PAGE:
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Combining genetics and metabolomics to understand abiotic stress tolerance in plants

Hill, C.ORCID: 0000-0002-6754-5553 (2013) Combining genetics and metabolomics to understand abiotic stress tolerance in plants. PhD thesis, The University of Melbourne .

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Australia is affected by both drought, because of its geographic location, high temperatures and variable rainfall patterns, and salinity, because of increased irrigation and defoliation of arable lands. This results in significant losses of agricultural production, estimated to be upwards of 50%. The aim of my PhD project is to combine genetics and genomics resources together with metabolomics to create a broader picture of how plants tolerate different abiotic stresses, particularly drought and salinity stress.

Chapter 1 is a literature review that gives an overview of the current understanding of plant responses to drought and salinity, genetics and QTL analysis, and plant metabolomics. It also briefly discusses the main instrument technologies and data analysis methods used in this study.

Chapter 2 describes the investigation of metabolite responses to salt stress of different Arabidopsis thaliana genotypes with altered expression of the sodium transporter, AtHKT1;1. A broad range of metabolites and mineral ions in shoots and roots of different AtHKT1;1 genotypes and its parental strains were measured before and after salinity stress. This study revealed a reciprocal relationship of metabolite differences between the AtHKT1;1 knockout line and the AtHKT1;1 overexpressing lines. Using correlation analysis, associations between the sodium ion content and several sugars were identified, suggesting that regulation of sugar metabolism is a major metabolic site that is important in plant responses to salinity stress.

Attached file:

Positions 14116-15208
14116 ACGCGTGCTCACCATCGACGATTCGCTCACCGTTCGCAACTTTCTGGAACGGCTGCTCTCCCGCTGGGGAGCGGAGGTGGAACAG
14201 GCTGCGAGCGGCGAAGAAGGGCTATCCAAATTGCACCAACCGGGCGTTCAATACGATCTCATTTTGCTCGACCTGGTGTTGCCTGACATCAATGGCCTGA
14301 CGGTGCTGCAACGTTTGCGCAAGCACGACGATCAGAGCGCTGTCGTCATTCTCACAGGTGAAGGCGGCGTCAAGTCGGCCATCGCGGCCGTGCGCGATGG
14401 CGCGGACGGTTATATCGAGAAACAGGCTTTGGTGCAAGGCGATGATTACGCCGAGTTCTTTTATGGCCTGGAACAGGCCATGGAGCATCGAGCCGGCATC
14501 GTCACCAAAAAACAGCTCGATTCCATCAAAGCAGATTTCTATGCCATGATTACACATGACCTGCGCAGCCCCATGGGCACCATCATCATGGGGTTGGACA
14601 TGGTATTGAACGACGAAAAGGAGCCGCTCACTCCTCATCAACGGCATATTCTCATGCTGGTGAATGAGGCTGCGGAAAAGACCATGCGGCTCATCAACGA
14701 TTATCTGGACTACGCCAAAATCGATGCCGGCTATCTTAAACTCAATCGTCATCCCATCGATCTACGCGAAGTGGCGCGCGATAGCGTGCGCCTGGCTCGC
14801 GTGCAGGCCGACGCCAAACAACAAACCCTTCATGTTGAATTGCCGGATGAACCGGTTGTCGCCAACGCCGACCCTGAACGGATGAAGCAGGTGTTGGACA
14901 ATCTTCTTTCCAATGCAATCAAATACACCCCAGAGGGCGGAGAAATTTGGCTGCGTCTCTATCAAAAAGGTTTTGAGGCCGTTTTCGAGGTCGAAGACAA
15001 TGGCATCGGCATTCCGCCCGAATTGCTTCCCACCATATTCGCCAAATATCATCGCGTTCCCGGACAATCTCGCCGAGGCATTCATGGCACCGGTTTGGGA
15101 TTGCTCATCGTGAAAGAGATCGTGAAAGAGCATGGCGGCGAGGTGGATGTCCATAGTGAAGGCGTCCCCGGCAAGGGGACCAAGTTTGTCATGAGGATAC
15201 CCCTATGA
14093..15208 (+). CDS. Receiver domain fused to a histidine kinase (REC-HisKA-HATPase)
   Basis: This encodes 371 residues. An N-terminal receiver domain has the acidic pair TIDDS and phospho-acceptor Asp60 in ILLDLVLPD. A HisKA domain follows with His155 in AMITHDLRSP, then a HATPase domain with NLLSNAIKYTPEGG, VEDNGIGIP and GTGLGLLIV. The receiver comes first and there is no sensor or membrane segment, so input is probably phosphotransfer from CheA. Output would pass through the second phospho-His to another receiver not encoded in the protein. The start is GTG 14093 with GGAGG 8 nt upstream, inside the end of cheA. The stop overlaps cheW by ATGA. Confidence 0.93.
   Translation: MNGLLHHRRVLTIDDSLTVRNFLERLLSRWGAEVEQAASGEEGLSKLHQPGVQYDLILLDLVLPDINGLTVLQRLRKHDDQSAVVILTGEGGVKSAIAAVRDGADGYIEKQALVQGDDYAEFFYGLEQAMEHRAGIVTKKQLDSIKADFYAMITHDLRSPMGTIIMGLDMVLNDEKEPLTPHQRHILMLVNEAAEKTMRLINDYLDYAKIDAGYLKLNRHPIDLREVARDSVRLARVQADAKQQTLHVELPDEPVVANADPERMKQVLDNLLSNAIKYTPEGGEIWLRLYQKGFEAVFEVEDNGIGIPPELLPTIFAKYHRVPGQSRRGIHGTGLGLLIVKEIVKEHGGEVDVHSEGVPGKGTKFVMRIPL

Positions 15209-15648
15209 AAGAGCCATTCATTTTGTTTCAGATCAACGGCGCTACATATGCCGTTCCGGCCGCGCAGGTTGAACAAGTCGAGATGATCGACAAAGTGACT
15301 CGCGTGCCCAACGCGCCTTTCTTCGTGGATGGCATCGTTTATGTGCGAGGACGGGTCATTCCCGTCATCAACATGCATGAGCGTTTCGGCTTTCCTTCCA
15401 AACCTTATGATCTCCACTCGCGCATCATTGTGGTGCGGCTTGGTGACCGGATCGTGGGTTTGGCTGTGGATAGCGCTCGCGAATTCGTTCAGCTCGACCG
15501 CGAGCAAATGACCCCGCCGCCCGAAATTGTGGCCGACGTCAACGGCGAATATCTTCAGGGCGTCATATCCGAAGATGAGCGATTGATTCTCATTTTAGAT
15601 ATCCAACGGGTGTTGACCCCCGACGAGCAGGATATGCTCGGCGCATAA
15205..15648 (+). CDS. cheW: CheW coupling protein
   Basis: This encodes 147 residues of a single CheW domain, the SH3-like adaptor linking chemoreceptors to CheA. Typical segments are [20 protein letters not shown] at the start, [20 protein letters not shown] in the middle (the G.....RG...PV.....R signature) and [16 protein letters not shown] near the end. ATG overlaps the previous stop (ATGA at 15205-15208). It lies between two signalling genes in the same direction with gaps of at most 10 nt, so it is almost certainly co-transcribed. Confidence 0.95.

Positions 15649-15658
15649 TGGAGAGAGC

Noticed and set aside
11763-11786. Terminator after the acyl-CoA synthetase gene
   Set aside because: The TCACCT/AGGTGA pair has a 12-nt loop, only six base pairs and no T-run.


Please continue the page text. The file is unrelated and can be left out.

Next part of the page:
Chapters 3 and 4 describe the utilization of metabolomics and genomics to define metabolite quantitative trait loci (QTL) that will facilitate the identification of drought tolerant genes as well as breeding tools in the future. This study was conducted on a doubled haploid (DH) population from a cross between drought intolerant (Kukri) and tolerant (Excalibur) wheat cultivars, grown in the field in South Australia in 2006 under severe drought. Metabolite profiling of the complete DH population was carried out using non-targeted gas chromatography-mass spectrometry (GC-MS, Chapter 3) andliquid chromatography-mass spectrometry (LC-MS, Chapter 4) analyses to identify and quantify both known and unknown metabolites. Genetic linkage maps and marker scores allowed defining the genetic loci controlling metabolite traits, including novel metabolites, onto the wheat genome. These were related to QTL identified through the analysis of plant growth and yield traits under drought.
The final Chapter 5 describes the relationship between the genetic and metabolic information and the association of such results with previous published literature and suggests future directions of further studies.

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Copyright: © 2013 Dr. Camilla Hill
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